Friday, August 29, 2014


Book Review : Ignorance
Author : Stuart Firestein
My Rating : 4 out of 5

The complete title of the book is “Ignorance : How it drives Science”.

I don’t get too many chances to label a book as “nice little” in my reviews. This book gives me that chance. It is really a nice little book.

According to author Stuart Firestein, there is a widespread misconception that science works using a deliberate “scientific method”. Start with a hypothesis, make an experiment, collect data, prove a new fact etc. He disagrees and says, discovering is more like trying to find a black cat in a dark room, and when more than often, there is no cat to begin with. He also wants to stress that it’s the ignorance that drives science, not the knowledge.

He clarifies what he means by ignorance. There is bad ignorance, which is wilful denial of facts and logic. Then there is good ignorance, the lack of knowledge and hence the desire to acquire it. He explains this in detail in a bit lengthy preamble before he starts the main discourse.

First he explains how there might be limits to what we can know. It’s not that we are limited by our senses, but by our imagination and our intellect. The universe may consist of things that we simply will never find out or understand. That’s an interesting idea, but not new. What I found really novel was his take on two of the most shocking and discomforting discoveries of the last century - Heisenberg’s Uncertainty Principle and Godel's Incompleteness Theorem. They both put a limit on what can be known, or specified. That did not discourage the scientific community, but quite to the contrary, helped drive even more discoveries. This kind of ignorance actually drove more discoveries. I had never thought about it this way before.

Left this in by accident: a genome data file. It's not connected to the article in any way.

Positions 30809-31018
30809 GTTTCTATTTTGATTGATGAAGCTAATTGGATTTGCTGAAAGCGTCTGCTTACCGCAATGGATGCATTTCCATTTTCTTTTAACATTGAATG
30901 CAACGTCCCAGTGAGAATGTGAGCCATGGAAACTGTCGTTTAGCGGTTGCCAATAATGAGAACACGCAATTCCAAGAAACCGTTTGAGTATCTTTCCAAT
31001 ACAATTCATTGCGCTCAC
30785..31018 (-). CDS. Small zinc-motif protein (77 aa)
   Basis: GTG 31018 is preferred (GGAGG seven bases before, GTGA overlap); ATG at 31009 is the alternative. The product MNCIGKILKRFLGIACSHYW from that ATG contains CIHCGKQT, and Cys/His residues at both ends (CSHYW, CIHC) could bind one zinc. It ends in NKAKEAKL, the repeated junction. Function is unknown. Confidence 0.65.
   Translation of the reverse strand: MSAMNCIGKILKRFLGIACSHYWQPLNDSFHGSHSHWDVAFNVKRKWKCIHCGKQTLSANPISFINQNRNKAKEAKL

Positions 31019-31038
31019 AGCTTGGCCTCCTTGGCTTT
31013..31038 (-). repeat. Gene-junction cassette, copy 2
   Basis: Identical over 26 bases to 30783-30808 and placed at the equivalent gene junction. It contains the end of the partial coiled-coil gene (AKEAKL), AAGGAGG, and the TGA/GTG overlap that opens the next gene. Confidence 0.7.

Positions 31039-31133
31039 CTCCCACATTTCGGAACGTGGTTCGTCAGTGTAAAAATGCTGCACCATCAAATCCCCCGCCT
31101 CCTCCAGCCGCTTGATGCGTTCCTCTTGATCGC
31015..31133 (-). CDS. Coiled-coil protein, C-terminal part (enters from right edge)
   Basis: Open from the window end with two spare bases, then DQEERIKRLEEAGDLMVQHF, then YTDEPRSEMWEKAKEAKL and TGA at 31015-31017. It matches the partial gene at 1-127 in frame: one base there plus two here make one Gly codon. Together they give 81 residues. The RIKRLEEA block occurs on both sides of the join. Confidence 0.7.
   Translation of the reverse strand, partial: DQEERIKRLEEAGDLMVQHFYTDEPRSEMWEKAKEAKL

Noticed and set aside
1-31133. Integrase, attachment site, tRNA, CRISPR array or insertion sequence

Then he explains, how the good discoveries actually increase our ignorance by generating even more questions. Firestein stresses that this is real progress. The rest of the book expands on this idea in many different ways. He makes many good points. The esense is always similar. The real challenge facing science is always about how to choose the dark room to start their search, from a seemingly infinite choice of dark rooms. So our focus as  a society should be on preparing ourselves for managing this ignorance. The real excitement is in understanding what new questions need to be answered, not in accumulating answers of already solved questions. This is a very fresh perspective.

This is really a fun book to read. Quotes and humor are sprinkled throughout the book. The engaging writing style and small size makes it an easy read. Still I hesitate to give this a full five star rating. As much as I like the perspective, I think his thesis is thin even if fresh and correct. Perfect for a nice main article, but not for a full book. So the book doesn’t feel well organized, and similar arguments are repeated. With that minor complaint, I definitely recommend this book.

No comments:

Post a Comment

Related Posts Plugin for WordPress, Blogger...